Elisha has written 102 reviews for films rated ★★★★ .

  • And Nothing Happened

    And Nothing Happened


    Felt on a level beneath words. I cried to it.

    All-Time Favorite Short Films (Ranked)

  • His Motorbike, Her Island

    His Motorbike, Her Island



    As time goes on, and we attempt to draw on the things and people that have affected us most, dreams and memories become indistinguishable from one another. I was so lost in the romance that I didn’t realize how heartbreaking that final switch to black & white on the island could potentially be. But whether it ended one way or another seems so secondary to the experience of feeling the wind with someone else, or remembering the music and the danger that marked the moment. Such a beautiful film when I sit back and think about it. A new comfort for me.

  • Person to Person

    Person to Person


    Love this (that fucking soundtrack!). Has such a unique comedic rhythm, and I can’t even capture what makes it work. I kind of don’t want to. Also cool that this is produced by David Gordon Green! Gonna check out the feature next.

    Added to All-Time Favorite Short Films (Ranked)

  • Master, a Building in Copacabana

    Master, a Building in Copacabana


    Definitely a film to grow with over the years. Everyone here is an artist or a poet in some sense, with dreams and deeply held beliefs about love, pain and the definition of happiness stemming directly from their own storied lives. I’ll always think of Mr. Henrique when I listen to Frank Sinatra’s My Way.

    You can find this film on rarefilmm & ok.ru!

  • Landscape in the Mist

    Landscape in the Mist


    A bit too given over to symbolism and affectation at some points (the horse/wedding scene and the snowing police station scene) but there’s enough here that feels genuinely motivated by the mysteries of humanity (Voula’s journey and dance on the beach with a staircase that leads to nowhere) for me to say that I enjoyed this. A journey filled with small wonders, suffering, and uncertainty that ends where all of innocence was lost. A never ending search for the Father.

  • The Bakery Girl of Monceau

    The Bakery Girl of Monceau


    Take 1 of The Six Moral Tales and take 2 of me trying to get into Rohmer’s films (Le Rayon Vert just wasn’t doing it for me that day). I think this may have been a better place to start, if only because this time around I feel much more attuned to Rohmer’s fearlessness in indulging the worst in his characters without feeling the need to frame it as such. Dishonest romance is still tender, and what would serve as…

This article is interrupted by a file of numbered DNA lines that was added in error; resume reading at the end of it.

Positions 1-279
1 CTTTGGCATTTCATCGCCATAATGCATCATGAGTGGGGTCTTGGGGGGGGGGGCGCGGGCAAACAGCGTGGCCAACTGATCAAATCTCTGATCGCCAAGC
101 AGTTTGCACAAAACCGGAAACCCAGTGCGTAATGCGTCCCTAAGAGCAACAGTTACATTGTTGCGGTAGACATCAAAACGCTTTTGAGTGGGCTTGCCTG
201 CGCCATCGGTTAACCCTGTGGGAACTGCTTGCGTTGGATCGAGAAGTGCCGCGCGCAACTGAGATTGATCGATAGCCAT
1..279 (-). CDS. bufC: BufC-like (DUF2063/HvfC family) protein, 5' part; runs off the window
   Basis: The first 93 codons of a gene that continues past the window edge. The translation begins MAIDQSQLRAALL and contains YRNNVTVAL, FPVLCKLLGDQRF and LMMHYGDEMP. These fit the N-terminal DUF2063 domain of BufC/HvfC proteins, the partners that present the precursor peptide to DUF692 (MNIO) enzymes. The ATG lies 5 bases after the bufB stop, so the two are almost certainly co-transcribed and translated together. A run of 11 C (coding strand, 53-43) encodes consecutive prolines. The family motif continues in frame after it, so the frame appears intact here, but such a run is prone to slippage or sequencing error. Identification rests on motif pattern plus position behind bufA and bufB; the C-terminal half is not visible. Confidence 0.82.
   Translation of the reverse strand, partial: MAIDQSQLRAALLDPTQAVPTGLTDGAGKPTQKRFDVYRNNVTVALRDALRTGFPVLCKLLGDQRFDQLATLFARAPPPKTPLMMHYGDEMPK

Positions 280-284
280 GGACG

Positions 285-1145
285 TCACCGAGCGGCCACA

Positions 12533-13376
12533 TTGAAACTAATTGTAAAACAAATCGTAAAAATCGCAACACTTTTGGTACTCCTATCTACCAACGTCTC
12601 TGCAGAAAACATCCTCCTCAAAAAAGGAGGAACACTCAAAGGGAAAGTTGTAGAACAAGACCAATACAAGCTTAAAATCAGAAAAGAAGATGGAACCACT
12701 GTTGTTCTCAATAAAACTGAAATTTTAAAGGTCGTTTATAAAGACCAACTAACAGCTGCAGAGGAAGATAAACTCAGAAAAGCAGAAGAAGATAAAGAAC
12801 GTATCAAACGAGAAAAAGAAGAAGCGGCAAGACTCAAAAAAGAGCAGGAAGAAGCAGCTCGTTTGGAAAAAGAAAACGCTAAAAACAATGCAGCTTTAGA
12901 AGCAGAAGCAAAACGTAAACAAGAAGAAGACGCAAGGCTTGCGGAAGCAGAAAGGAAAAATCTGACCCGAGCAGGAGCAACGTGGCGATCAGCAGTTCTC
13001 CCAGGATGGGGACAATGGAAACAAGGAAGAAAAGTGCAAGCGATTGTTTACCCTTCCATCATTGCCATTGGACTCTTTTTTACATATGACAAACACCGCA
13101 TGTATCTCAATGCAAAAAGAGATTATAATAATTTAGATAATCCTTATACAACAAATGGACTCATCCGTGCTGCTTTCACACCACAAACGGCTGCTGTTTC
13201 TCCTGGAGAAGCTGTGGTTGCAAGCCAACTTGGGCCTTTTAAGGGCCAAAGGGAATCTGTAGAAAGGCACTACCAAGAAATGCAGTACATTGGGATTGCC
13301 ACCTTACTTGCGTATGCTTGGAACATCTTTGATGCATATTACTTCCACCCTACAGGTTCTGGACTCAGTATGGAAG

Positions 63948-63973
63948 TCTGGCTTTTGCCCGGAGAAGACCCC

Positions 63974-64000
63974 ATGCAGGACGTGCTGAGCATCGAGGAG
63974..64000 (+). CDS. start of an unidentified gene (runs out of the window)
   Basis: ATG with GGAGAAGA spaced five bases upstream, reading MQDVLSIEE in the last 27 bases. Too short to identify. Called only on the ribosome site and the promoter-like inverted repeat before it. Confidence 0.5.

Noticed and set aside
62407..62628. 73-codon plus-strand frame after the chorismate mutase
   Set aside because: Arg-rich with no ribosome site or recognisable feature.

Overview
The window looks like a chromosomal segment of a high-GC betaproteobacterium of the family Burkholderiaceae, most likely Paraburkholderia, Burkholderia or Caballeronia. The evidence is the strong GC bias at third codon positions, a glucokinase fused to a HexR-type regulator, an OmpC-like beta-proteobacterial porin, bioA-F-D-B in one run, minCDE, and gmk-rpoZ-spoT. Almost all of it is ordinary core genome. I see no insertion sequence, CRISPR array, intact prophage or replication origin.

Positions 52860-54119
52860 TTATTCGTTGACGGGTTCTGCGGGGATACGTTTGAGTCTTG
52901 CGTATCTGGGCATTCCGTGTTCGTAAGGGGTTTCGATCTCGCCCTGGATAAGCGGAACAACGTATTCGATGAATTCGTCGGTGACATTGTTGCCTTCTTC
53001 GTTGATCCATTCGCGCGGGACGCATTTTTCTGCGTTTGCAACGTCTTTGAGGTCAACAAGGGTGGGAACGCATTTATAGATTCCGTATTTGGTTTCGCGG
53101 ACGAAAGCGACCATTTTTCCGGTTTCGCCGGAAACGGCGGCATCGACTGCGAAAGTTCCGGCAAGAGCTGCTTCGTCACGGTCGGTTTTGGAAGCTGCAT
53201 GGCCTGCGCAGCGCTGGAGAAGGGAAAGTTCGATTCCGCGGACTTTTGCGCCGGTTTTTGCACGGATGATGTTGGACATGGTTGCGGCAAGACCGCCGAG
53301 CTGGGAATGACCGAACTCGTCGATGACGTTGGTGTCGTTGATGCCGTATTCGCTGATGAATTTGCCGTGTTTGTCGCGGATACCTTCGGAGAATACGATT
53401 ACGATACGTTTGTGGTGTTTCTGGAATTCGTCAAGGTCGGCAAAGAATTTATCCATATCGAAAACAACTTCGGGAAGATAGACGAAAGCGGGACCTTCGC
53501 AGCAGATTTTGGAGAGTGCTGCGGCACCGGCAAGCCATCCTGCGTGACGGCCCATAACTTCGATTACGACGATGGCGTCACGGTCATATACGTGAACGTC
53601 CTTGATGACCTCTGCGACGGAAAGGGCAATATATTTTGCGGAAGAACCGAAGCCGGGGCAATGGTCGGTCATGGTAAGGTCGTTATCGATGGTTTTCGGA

• Boy



    Reminiscent of Kore-eda’s Shoplifters (well, technically that film is reminiscent of this one). Gotta head across town, but need to make a note of how Oshima uses the entire frame to explore the emotional depths of a story. Although the actions, consequences, and outbursts of the adults dominate the frame, what really matters here is what lies on the periphery—the voiceless children whose inner lives are affected, and perhaps illustrated, by all of this turmoil. Their only friends are ones…

  • The Scenic Route

    The Scenic Route


    “I remember the silences the most. I think I’m ready for a meaningful affair.”

    You can find this movie here.

    Thanks to Ray Carney for putting me on to Michael Rappaport (in spite of the beef they may have). One of the most interesting films I’ve seen in a while. It expresses the tiniest feelings and observations—one’s that get lost in the shuffle, yet affect us deeply when remembered—and commits to expressing them through mediums and gestures that would only…

  • Made in Britain

    Made in Britain



    What struck me by the end of this were the myriad ways in which Clarke, Leland, and Roth bring Trevor to life with both absolute honesty and purposeful, subtle irony in regards to their thematic goals.

    Trevor is probably the best portrayal of an outright bigot that I've seen in recent memory. This is in large part because there's no mind-boggling arc of redemption to bookend Made In Britain. There's no sick mom or little brother through which we…

  • The Play

    The Play


    First Pelin Esmer film!

    Criminally underseen. As a piece to set the tone in terms of intent, I think this would make a great first film for a film class. As dark as the conversation and stories concerning gender got, it was ultimately getting the opportunity to watch these women laugh with each other, understand each other, and express themselves that made this such a great watch. As they break new ground we feel the trepidations behind every word, the…

  • The White Balloon

    The White Balloon


    Little Razieh is just too good for this world :’-)

    Kiarostami and Panahi really know how to create an anxiety-inducing situation out of matters of perspective. The world through a child’s eyes is vast in small places, and just as frightening and disheartening as it is wondrous (especially for a little girl). Didn’t even take a note during that snake scene, because it had me ready to punch someone.

  • Chinese Roulette

    Chinese Roulette



    I downloaded this Google Chrome extension called 'Letterboxd Ratings Remover' and I'd highly recommend it for anyone that occasionally uses this app on their laptop. The experience of going in completely blind, without any preconceived notions given by what my LB friends or people in general thought, was something I didn't know I'd missed for so long. Letterboxd, as well as streaming services, should consider adopting a "blind mode" where we can choose to hide information from ourselves…